But it also appears that this drug goes even further. Thankfully, it seems to be all positive developments.
I have a litany of other vices, some bigger than others - and this medication it seems has reduced them all.
First and foremost in my life is poker. I have always maintained that it is just a fun hobby that I enjoy a lot. Truthfully, if I am being honest with myself, over the past five years or so - the game has really become a bit more of an obsession than I would like. Every opportunity that arises for me to play, I take it without hesitation. If my wife and kid are at a Girl Scout meeting, I am on my way to the casino, 45 minutes away. I lay awake at night thinking about when and where my next session will be.
I crave the action, the buzz I get from dragging a pot and stacking chips. Poker for me is like a really fantastic cheeseburger - it is an intense high, fueled by making moves on my opponent and getting them to lay down a stronger hand or pay me off when I have a monster.
I'm assuming it's the medicine, but my white hot lust for this great game has finally, finally cooled off a bit. Actually more than a bit. I cannot remember the last time in my life that I had literally zero interest in driving to Inglewood or Commerce to play in a tournament.
This is a good thing. A very good thing.
Cashing is great, bluffing is great, but these places are not that nice, and can be rather unpleasant, and they are far away from my family. I've always put up with the smelly degenerates around me, because, turns out, I was one of them - and my quest for a tournament cash could never be sated.
Now, don't get me wrong, I imagine I'll still play every now and again, in my mind somewhere I still love poker, it is truly magnificent. But right now I have no burning urge to go to the card clubs, and my plans that I had made only a month prior to kick up my home game into high gear by playing nearly every week - now seem rather absurd to me.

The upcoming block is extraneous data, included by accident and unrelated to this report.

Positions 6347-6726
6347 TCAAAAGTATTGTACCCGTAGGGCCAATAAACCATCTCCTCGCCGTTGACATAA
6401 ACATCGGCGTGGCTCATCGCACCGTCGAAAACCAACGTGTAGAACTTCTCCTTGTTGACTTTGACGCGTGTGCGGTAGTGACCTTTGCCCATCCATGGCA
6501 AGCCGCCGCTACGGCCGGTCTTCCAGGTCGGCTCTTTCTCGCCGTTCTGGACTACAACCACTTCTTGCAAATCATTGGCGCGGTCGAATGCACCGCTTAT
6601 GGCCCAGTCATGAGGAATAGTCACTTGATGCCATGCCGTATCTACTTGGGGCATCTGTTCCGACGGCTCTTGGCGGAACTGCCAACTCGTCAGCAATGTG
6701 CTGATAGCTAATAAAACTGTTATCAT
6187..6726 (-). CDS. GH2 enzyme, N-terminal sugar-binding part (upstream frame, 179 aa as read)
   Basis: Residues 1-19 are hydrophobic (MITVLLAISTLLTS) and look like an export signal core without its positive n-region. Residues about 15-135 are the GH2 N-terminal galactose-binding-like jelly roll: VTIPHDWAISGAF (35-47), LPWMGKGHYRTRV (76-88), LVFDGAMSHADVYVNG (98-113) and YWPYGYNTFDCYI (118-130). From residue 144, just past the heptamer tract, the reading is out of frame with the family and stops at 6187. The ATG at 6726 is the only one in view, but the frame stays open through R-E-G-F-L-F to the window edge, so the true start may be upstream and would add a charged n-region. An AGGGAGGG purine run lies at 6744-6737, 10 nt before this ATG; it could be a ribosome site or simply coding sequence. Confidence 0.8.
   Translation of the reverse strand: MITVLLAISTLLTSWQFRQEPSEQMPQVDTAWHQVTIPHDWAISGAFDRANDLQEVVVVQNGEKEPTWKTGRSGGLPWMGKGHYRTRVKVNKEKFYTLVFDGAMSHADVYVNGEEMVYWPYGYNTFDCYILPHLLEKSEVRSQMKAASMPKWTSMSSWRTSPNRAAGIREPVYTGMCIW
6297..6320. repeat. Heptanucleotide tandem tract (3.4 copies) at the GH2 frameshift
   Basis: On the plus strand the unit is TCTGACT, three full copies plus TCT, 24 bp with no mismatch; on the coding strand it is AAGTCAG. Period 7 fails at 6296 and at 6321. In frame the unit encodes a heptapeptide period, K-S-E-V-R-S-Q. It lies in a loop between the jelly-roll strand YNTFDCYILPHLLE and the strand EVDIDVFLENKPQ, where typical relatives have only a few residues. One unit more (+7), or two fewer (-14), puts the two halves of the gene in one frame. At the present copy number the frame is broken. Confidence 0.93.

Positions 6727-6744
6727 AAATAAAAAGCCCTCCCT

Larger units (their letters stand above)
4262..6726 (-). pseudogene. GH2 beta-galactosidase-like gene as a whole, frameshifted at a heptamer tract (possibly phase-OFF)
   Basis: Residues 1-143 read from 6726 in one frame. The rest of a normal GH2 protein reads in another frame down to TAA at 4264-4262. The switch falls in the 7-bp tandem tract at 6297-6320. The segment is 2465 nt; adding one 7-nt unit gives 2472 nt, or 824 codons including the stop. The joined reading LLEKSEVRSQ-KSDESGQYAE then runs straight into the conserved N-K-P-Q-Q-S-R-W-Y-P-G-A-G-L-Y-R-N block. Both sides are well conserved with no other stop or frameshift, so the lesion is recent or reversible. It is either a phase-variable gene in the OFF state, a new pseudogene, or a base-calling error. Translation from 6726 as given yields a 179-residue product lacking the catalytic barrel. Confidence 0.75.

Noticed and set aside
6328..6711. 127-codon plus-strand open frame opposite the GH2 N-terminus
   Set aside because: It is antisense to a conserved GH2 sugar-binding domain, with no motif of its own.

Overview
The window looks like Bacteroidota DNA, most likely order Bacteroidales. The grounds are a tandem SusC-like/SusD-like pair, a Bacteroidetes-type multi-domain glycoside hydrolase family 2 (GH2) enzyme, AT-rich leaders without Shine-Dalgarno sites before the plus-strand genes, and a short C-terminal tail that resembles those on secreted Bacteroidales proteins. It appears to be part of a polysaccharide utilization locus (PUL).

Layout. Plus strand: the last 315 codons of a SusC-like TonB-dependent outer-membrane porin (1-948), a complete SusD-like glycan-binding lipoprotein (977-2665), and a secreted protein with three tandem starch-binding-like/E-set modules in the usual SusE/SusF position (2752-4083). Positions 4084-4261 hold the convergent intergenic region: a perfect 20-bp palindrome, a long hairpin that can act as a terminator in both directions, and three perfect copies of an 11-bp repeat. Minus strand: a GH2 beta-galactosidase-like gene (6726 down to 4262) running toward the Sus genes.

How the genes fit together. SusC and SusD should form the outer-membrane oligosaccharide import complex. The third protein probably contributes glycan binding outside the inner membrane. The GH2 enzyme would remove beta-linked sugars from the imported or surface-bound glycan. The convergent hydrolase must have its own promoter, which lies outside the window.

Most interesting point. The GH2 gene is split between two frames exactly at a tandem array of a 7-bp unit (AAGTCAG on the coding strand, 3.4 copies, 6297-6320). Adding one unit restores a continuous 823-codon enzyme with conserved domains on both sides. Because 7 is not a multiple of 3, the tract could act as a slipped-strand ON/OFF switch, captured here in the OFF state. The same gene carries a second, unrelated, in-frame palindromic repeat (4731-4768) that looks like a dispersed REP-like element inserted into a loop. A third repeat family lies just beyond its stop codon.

This, more than anything, is a bit of a shock to me - that I could be so altered as to be able to recognize for the first time in awhile, that this game, as rewarding as it can be at times, is nowhere near what matters most - which is being a good husband and father and spending as much time with my wife and child as I can.
For this revelation, I am very grateful.
I have two other things in my life that have also changed.
First - you probably know by reading this blog and if you are my Facebook friend, I dig a good political fight. Well I guess I must have been getting a buzz off of that too, because right now - as crazy as the world is with acts of terrorism and college students trading out their universities for daycare centers, I have very, very, very, little desire to get into it with liberals over issues that I know I won't be able to change their minds on. I have too many friends and family who I love and are far to the left of me - it seems the height of futility and yes, arrogance, to think that they will come around to my point of view.
As of starting Contrave, I have posted exactly ZERO political articles on Facebook in nearly 3 weeks. That, is a minor miracle.
The second thing, and this is very personal, so personal I don't want to get into details at all, but I haven't watched any porn since I started these meds. I still have a healthy libido, but again, I don't crave that buzz - the same buzz I get from poker, food, politics, as severely, and I hope my disinterest continues.
Anyways - I didn't mean for this post to come off as an endorsement for mind altering medication - I have long been suspicious of people who are 'medicated' and never thought I was a candidate for being on 'meds'.
But it turns out, the foibles in my life, poker, food, politics, sex and others, were all kind of driven by the same addictive behavior; and now for the first time in a long time, they have been reigned in.
I truly feel very happy with my life now, though I have been happy my whole life prior as well. As I said, I'm cautiously optimistic that this next chapter will continue this new pattern of moving away from potentially self-destructive behavior and moving towards healthier means of expression and emotional connections with those I love.
I plan on relying heavily on my faith as well, to help me maintain this positive turn in behavior.
We will see.